30. 31.

An Appetizer from Le Menagier de Paris

I did this a a quick redaction for the Montengarde Culinary Group, I’ve added in the extra information I didn’t have space on my short documentation to include.


Here is the full recipe from Le Menagier de Paris as translated by Janet Hinson:

Common Soups Without Spices Or Thickeners

And first a SOUP of OLD PEAS. It is appropriate to shell them, and to find out from the people the place the nature of the peas of the area (for commonly peas do not cook well in well-water: and in other places they cook well in spring-water and in river water, as in Paris, and in other places, they do not cook at all in spring-water, as at Besiers) and this known, it is appropriate to wash them in a pan with warm water, then put in a pot with warm water on the fire, and boil them until they burst. Then separate the liquid from the solid, and put the liquid aside, then fill the pea-pot with warm water and put on the fire and separate a second time, if you wish to have more liquid: and then put back without water, for they will produce enough. and boil in it; and it is not appropriate to put the spoon in the pot after the separating, but shake the pot and the peas together, and little by little feed them with warm water or a little more than warm but no cold, and boil and cook completely before you add anything except hot water, be it meat or anything else: do not add salt, nor bacon, nor absolutely anything whatsoever until they are fully cooked. You can add bacon water or meat stock, but you must not add any salt, nor even the tip of the spoon, until they are well cooked; you can always stir them by moving the whole pot.
On meat days, you should, after the separating, add water from bacon and from meat, and when it is almost cooked, you can put bacon in; and when you remove the bacon from these peas, you must wash it with meat-stock, so that it looks nicer to put in slices on the meat and so that it does not appear to have peas stuck to it.
On a fish day, when the peas are cooked, you should have onions which have been cooked as long as the peas in a pot and like the bacon cooked separately in another pot, and as with the bacon water you may nourish and serve the peas, in the same way; on fish days, when you have put your peas on the fire in a pot, you must put aside your minced onions in another pot, and with onion water serve and nourish the peas; and when all is cooked fry the onions and put half of them in the peas, and the other half in the liquid from the peas of which I spoke above, and then add salt, And if on this fish day or in Lent there is salted whale-meat, you must do with the whale-meat as with the bacon on a meat day.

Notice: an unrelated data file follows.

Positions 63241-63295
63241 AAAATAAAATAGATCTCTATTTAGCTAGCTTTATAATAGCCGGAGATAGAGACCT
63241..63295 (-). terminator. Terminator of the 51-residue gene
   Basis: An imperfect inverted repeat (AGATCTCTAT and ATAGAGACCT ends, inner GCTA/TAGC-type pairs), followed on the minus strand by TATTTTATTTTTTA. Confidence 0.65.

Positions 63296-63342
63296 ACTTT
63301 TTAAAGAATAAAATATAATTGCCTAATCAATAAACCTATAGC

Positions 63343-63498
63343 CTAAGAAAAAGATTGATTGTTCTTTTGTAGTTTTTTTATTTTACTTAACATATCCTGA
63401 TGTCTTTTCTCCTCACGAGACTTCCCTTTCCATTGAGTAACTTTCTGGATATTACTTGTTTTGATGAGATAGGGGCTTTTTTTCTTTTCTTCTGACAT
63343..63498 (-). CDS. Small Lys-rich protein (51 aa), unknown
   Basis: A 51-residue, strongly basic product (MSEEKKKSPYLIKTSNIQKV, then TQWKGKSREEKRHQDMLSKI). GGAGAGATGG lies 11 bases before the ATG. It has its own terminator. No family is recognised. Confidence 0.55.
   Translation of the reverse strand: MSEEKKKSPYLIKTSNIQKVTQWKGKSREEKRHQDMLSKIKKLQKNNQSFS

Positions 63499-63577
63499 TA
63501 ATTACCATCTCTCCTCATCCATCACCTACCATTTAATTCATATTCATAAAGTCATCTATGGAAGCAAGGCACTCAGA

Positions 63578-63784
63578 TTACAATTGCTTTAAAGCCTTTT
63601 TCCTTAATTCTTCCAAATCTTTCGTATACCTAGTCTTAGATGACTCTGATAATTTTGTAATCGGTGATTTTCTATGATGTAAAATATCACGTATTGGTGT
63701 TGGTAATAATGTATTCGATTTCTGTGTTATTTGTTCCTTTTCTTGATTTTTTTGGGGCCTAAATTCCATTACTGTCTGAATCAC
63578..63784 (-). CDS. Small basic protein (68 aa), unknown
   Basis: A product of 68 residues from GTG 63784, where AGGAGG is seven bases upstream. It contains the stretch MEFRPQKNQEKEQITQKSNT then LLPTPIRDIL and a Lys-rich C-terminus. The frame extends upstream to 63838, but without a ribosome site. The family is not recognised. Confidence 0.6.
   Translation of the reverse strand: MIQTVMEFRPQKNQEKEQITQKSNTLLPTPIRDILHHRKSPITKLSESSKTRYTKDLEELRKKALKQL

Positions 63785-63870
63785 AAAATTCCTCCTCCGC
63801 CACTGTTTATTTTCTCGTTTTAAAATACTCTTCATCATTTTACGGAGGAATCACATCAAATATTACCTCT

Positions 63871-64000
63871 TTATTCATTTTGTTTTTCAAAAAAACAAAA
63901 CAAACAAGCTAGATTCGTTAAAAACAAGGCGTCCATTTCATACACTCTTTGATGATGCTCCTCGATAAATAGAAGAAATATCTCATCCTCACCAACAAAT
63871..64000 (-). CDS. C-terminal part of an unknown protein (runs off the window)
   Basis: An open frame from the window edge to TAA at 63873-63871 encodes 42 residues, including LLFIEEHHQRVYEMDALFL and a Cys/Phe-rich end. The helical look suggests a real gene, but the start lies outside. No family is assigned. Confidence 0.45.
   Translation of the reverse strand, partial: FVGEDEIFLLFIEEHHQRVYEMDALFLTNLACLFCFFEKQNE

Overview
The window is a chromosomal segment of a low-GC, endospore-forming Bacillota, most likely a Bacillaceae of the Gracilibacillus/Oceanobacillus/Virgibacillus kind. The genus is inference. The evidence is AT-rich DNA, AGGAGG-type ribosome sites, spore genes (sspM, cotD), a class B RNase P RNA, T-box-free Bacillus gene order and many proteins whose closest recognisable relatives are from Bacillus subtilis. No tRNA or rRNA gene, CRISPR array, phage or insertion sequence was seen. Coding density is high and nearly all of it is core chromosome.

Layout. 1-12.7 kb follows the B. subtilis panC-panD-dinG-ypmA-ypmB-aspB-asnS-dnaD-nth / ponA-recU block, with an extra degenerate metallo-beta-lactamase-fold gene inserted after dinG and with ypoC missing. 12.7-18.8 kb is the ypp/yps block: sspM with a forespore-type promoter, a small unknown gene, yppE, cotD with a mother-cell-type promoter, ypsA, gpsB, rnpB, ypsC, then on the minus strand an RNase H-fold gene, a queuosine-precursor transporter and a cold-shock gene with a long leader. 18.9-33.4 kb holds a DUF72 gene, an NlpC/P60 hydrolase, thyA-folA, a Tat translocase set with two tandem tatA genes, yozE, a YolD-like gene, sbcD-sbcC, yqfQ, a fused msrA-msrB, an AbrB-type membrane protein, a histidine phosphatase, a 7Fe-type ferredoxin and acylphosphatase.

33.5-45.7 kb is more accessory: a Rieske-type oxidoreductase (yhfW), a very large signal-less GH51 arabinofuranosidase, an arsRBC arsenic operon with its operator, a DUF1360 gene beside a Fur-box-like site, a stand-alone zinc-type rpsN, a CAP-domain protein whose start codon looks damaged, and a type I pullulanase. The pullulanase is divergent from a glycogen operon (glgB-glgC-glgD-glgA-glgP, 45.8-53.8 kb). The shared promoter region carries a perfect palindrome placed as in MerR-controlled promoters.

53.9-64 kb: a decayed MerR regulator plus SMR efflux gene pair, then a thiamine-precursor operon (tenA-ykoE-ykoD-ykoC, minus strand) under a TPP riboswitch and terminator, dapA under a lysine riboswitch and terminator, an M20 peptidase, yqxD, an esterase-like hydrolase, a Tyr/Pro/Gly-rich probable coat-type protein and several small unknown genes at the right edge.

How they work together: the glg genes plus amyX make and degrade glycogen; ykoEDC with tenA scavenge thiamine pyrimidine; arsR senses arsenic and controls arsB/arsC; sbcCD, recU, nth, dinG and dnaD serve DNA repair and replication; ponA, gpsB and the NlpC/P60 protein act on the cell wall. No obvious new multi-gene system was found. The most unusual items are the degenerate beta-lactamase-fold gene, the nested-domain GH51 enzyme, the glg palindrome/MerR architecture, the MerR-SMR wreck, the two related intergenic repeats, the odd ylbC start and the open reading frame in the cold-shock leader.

When you have NEW PEAS, sometimes they are cooked on a meat day both in meat stock and with ground parsley, to make green soup, and this is on a meat day; and on a fish day, you cook them in milk, with ginger and saffron in them; and sometimes “a la cretonnee” of which I shall speak later.
With all these peas, whether old or new, you can force them through a sieve, or a fine or horsehair mesh; but the old peas must be yellowed with ground saffron of which the water may be put to boil with the peas and the saffron itself with the liquid from the peas.
There are other peas which are left in the pod with bacon added.
Item, cretonnee of new peas, you will find it in the next chapter.
The liquid from the peas on a meat day is of no account. On a fish day and in Lent, fry the onions as is told in the preceding chapter, and then put the oil in which the onions were fried and the onions in along with bread-crumbs, ginger, cloves and grain, ground: and sprinkle with vinegar and wine, and add a little saffron, then adorn the bowl with slices of bread.
Item, with the liquid make a broth on fish days. Do not stir it and take it soon from the fire, etc.
Item, mix the liquid with beet-leaves and it will be a very good soup, but do not add any more water; and this is for Lent.[57]
Note that if you see that your soup is sticking, make it thinner, because it sticks from being too thick; and stir it constantly to the bottom of the pot in which it is sticking, before you add anything else.
See here how onions are cooked: in water for a long time before the peas, and until the water is all used up in cooking; then add some pea-liquid to cook and to take away the flavor of the water.